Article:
Zack affected me emotionally, something that’s difficult for many characters to do. He was very flawed, and I love imperfect characters. He was extremely insecure in his personal life because of his sexual orientation; in fact he regarded himself as defective, which I thought was quite harsh. However this started with his parents who made him feel there was something wrong with him, which in turn generated feelings of inadequacy because he fell short of their expectations of him, as he was always being compared negatively to his brothers. As an adult he never felt like a “real” man and spent his life in the closet except when he was with his gay buddies. Conversely, as a Senior Pediatric Resident in the hospital where he worked he was the complete professional – competent, knowledgeable, skillful, and deserving of the esteem of his colleagues. One of his major issues was the environment where he worked that was ultra homophobic, perpetrated by an arrogant and condescending senior surgeon, and his attitude was pervasive which didn’t help Zack’s feelings of inadequacy and pushed him even further in the closet. Thus he never allowed his professional and personal lives to converge or overlap, and consequently he had a pretty lonely existence. With this background it was no wonder that Zack was such a conflicted and complex character – a split personality – insecure in his personal life, fearful of being outed, yet confident in his professional persona.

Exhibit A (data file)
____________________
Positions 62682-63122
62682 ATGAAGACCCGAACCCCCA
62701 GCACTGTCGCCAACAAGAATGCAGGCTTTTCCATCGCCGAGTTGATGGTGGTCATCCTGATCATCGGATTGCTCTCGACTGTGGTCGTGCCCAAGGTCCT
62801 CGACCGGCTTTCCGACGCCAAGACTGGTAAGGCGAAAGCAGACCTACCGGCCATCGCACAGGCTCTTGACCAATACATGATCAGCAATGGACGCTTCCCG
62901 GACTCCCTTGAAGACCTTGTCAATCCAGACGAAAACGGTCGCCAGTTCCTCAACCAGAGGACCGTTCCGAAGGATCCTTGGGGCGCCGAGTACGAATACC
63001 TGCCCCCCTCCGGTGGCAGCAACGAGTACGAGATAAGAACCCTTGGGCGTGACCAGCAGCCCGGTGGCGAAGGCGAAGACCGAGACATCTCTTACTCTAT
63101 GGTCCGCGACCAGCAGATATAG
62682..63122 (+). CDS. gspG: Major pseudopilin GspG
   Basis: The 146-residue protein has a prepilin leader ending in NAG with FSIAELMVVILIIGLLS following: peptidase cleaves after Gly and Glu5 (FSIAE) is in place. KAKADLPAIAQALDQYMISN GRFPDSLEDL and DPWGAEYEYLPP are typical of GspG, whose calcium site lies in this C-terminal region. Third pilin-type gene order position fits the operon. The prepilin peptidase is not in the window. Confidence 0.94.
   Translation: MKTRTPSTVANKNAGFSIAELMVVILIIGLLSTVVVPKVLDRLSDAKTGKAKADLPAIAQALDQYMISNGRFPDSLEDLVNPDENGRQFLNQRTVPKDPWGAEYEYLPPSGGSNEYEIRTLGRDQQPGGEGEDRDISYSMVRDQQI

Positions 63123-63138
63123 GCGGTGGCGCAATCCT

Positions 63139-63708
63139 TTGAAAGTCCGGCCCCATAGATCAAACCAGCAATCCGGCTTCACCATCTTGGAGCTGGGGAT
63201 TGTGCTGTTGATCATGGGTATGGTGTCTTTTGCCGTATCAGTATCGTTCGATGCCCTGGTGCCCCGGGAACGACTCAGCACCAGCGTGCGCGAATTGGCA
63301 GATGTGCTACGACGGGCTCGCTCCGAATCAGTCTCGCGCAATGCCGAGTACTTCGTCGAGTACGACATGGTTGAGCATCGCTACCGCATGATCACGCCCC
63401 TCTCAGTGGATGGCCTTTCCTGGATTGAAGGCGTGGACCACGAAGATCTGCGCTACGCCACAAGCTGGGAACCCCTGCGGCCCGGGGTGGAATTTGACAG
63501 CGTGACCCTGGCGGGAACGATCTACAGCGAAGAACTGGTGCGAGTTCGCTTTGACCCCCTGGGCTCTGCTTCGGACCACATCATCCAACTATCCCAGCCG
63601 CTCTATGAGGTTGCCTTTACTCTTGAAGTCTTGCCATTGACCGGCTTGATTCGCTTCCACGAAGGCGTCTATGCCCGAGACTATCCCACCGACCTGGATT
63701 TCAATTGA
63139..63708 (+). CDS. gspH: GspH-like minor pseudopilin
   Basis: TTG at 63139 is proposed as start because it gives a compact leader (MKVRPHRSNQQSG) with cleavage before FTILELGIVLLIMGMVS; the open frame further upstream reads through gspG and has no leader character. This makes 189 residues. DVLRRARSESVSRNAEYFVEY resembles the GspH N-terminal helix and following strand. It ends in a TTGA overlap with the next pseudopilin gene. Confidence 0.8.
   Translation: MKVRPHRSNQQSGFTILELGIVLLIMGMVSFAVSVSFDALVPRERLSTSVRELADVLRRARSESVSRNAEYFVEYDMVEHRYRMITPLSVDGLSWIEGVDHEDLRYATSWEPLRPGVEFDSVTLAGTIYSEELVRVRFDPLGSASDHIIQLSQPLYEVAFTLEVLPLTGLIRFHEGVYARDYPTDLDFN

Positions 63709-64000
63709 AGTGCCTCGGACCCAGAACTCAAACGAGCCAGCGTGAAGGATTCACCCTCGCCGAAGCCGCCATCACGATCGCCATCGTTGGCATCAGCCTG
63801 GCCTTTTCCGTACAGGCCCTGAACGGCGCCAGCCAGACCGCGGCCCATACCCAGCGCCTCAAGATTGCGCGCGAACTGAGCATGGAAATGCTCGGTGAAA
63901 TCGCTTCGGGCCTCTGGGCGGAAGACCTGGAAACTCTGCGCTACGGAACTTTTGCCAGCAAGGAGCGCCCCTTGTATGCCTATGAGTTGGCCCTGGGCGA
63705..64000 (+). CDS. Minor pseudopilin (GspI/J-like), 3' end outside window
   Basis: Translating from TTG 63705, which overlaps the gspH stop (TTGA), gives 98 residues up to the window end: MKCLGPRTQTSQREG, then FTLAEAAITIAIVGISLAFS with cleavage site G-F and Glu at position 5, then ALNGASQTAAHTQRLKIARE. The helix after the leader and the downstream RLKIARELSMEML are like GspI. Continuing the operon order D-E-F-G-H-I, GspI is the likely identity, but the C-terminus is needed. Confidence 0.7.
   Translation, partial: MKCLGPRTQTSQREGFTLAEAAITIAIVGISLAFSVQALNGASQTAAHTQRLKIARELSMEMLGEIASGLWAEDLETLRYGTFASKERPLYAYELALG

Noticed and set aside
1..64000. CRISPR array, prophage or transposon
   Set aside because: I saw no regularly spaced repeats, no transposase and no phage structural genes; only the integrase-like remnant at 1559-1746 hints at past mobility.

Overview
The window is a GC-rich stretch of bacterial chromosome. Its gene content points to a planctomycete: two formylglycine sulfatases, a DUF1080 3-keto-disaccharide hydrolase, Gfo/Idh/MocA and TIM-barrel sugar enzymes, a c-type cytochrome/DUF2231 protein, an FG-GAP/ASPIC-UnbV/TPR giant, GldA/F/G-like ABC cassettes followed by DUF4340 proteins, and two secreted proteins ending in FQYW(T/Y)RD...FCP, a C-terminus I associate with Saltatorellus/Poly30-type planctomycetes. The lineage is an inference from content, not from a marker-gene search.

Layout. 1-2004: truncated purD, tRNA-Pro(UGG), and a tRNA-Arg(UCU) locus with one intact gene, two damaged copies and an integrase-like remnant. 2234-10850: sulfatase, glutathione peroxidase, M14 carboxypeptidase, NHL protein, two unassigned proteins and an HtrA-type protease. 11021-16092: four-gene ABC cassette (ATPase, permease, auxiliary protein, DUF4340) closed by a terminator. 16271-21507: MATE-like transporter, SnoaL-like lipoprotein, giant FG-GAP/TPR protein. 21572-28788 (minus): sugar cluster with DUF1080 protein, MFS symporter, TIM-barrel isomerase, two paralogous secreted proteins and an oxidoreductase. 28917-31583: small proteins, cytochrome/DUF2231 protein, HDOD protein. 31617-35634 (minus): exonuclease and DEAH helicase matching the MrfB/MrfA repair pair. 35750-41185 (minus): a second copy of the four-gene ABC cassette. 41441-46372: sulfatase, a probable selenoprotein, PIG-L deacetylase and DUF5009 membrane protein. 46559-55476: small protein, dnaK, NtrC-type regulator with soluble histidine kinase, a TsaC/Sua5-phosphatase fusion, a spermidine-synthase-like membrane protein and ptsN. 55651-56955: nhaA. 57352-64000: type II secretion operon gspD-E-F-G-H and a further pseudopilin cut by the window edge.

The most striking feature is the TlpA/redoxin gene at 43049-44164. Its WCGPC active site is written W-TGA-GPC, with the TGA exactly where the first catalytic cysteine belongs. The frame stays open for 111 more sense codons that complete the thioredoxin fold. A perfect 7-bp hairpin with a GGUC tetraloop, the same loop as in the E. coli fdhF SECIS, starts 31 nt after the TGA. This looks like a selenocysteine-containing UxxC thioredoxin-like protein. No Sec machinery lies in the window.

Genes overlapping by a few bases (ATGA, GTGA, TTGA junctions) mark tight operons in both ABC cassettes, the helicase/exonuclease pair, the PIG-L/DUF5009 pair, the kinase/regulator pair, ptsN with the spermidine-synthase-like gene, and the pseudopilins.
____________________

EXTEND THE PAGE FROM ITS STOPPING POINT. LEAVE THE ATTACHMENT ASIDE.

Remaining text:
I also really liked Zack’s boyfriend Sergio who was out and proud and had a difficult time living in Zack’s closet, but he did so because he loved him, although at times he was frustrated and this caused a lot of friction in their relationship. I wish Sergio was on page more so that I could have known him better because I thought he would have been a much bigger foil for Zack who at times took himself way too seriously. Two other characters who stood out: Declan, his best friend and his closest confidante who pumped him up and built up his self confidence, but even he didn’t know much of Zack’s background or his friends, other than the guys they hung out with every week when they went bar hopping. Zack was so secretive and afraid to confide in even his closest friends that it coloured his life and at times made him live almost like a hermit before he met Sergio. The other character who impressed me was Zack’s good friend and colleague Diane who was disappointed when he eventually came out to her when he was unintentionally exposed by Sergio. She was hurt and disappointed that he didn’t trust her with his secret even though she had confided in him. She told him: